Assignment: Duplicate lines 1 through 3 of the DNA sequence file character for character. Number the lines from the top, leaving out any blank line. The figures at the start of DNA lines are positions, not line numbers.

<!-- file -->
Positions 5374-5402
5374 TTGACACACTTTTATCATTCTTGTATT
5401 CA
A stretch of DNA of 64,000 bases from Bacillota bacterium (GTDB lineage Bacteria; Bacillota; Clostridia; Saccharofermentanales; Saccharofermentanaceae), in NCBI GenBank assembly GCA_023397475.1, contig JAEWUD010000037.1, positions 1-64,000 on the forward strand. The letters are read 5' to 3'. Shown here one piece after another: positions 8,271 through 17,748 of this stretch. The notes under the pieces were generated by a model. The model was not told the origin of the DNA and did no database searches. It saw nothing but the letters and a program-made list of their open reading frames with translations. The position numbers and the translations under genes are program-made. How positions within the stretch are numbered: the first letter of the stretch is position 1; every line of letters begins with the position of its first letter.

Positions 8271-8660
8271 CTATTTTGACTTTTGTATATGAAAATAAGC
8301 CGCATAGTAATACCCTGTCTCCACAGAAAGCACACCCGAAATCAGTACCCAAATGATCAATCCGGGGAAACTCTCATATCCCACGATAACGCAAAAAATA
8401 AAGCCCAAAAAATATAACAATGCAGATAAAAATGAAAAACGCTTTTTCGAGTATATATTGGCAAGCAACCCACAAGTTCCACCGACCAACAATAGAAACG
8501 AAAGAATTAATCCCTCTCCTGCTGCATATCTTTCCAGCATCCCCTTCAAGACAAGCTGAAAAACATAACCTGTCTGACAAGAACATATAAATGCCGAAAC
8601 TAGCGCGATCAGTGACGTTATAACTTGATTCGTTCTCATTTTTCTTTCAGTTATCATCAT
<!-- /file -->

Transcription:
Positions 5374-5402
5374 TTGACACACTTTTATCATTCTTGTATT
5401 CA